Update 18 June: the Health and Safety Executive has notified us that Under Armour has withdrawn the face covering from sale in the UK, so it intends to take no further action. The face covering may still be available through third party retailers, though.
Under Armour’s Sportsmask has been withdrawn from sale in the UK and Europe due to concerns raised about a chemical in the material – but the company maintains the product was safe to use.
Marketed as a face covering for exercising, the Sportsmask has been a popular product since its launch last year.
The European Commission has published a safety alert regarding the mask, because it contains the chemical polyhexanide (PHMB).
The alert warns that ‘PHMB is harmful if inhaled and may cause an allergic skin reaction. By inhalation, it causes damage to organs through repeated exposure and is also suspected of causing cancer.’
PHMB is a preservative and antimicrobial agent and its use was restricted under EU regulations in 2016 – which still apply in the UK.
The mask is on sale at multiple outlets in the UK, including Sports Direct, House of Fraser and Wiggle, but Under Armour has stopped selling the mask on its own website while it investigates the safety alert.
Under Armour told us:
‘We believe our mask is safe and approved for use, but due to regulatory changes in the European Union (EU) and the evolving landscape surrounding the development of masks, Under Armour recently made the decision to no longer sell our SPORTSMASK on our e-commerce sites in the EU.
While we maintain that the Under Armour SPORTSMASK is safe, we are constantly innovating and updating our products and will provide updates as needed.’
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What to do if you own an Under Armour Sportsmask
The Sportsmask has not been recalled from customers, and is still on sale in the UK.
The EU has strict regulations concerning biocidal products, and any serious or long-term risk from tiny quantities of PHMB is thought to build up over time, so don’t panic if you’ve been using this mask for a few months. Although PHMB is listed in EU regulations as a suspected carcinogen, more evidence is needed to prove a link.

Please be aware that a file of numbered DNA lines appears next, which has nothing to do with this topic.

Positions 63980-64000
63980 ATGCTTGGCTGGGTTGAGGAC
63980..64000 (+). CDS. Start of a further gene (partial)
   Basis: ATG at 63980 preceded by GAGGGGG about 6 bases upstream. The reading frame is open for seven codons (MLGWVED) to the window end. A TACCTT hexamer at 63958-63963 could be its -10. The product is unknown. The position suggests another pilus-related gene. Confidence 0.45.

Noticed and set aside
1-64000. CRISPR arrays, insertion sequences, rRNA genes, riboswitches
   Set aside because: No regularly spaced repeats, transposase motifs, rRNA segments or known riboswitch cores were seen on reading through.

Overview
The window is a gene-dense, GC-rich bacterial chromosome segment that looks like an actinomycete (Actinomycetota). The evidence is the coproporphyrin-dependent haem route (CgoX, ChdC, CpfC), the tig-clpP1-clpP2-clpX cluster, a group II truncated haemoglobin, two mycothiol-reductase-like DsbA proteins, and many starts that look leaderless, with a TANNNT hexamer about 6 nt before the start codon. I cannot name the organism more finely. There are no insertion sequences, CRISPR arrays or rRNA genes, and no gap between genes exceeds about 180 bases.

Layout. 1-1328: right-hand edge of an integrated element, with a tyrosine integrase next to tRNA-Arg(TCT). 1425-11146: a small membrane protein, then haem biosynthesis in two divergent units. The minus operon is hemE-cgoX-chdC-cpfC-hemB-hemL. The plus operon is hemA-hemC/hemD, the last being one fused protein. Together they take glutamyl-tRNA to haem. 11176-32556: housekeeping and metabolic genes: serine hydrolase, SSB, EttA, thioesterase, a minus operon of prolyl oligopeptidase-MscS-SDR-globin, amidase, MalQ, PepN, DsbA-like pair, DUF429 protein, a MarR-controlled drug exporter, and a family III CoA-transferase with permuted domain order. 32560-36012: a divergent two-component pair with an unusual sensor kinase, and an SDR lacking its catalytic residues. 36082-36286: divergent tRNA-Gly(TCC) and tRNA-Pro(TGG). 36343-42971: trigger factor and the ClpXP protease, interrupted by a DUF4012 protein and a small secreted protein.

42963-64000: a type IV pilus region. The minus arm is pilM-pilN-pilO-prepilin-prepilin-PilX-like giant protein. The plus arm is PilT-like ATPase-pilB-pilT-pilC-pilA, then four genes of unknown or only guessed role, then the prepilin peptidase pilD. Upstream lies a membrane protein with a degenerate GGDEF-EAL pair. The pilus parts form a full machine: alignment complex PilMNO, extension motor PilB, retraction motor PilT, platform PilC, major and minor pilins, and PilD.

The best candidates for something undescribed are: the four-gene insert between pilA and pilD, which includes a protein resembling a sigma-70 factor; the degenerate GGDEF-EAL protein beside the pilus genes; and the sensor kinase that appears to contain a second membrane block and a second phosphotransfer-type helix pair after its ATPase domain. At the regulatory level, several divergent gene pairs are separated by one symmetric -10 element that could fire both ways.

Under Armour told us that it stands by the mask being safe, because of how PHMB is applied to the mask.
The level of PHMB allowed – if at all – differs depending on the type of product, so this seems to be a dispute about whether Under Armour is on the right side of these regulations.
We’ve notified the Health and Safety Executive, which regulates biocidal products in the UK. It told us:
‘This active substance has been approved for product-type 2 use (i.e. disinfectants and algaecides not intended for direct application to humans or animals) and so can be used in product-type 2 biocidal products that have been authorised, as well as for the purpose of producing ‘treated articles’.’
We are seeking information on which category this product falls into, but the HSE also confirmed that the product has been removed from sale in the UK by Under Armour.
Unfortunately, if you own one of these masks, the situation isn’t very clear cut right now. If you are concerned, then you could use an alternative mask until more information comes to light.
Under Armour also told us a newer version of the mask will soon be coming out which doesn’t have PHMB in it ‘in order to comply with differing global rules’.
We’ll update this page once we know more.
Safety alerts, product recalls and your rights – our guide to the process and what to expect
Are antimicrobial face coverings safe?
There’s been a rise in face coverings with antimicrobial properties (which inhibit growth of germs) for sale, as manufacturers try to innovate in this new and fast-moving market.
While there is emerging evidence to support some of these claims, we still don’t know exactly how well most of these products work at inactivating viruses like Covid.
There are also some safety concerns with the sudden widespread use of antimicrobial fabrics in something that we use on our faces and in close proximity to our airways.
In Denmark, the national standards for face coverings actually bans those with antimicrobial treatment.
Our colleagues at the Danish consumer organisation, Forbrugerrådet Tænk, told us ‘the active substances may be problematic, and the claims are often misleading.’
In Canada, health authorities have advised people not to wear masks containing graphene – another antimicrobial agent – while potential health risks are investigated.
Some antimicrobial face coverings adhere to independent standards, like the Oeko-Tex Standard 100, which certifies that the material has been tested and deemed harmless to human health.
You can look for the Oeko-Tex Standard 100 badge on product packaging. But it’s also worth being aware that previous reports have found widespread falsification of certifications in relation to face masks sold on online marketplaces, so be wary of where and who you buy from and don’t take anything at face value.
You can check labels are legitimate on the Oeko-tex website using the label number.